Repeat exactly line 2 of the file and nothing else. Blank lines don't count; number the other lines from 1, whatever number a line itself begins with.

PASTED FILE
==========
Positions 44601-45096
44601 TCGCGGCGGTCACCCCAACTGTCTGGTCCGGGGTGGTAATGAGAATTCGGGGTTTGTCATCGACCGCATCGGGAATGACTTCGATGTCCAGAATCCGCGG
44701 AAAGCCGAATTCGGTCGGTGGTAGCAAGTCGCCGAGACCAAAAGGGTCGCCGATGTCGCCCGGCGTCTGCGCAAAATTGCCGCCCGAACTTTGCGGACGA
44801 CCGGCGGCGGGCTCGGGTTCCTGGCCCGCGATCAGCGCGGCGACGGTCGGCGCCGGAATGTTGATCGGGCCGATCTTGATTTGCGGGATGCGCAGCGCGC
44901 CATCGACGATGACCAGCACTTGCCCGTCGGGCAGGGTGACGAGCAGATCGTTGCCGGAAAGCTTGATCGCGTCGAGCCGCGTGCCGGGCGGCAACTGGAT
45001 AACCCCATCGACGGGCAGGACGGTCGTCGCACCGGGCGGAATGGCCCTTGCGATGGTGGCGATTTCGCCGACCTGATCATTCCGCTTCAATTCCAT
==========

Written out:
44601 TCGCGGCGGTCACCCCAACTGTCTGGTCCGGGGTGGTAATGAGAATTCGGGGTTTGTCATCGACCGCATCGGGAATGACTTCGATGTCCAGAATCCGCGG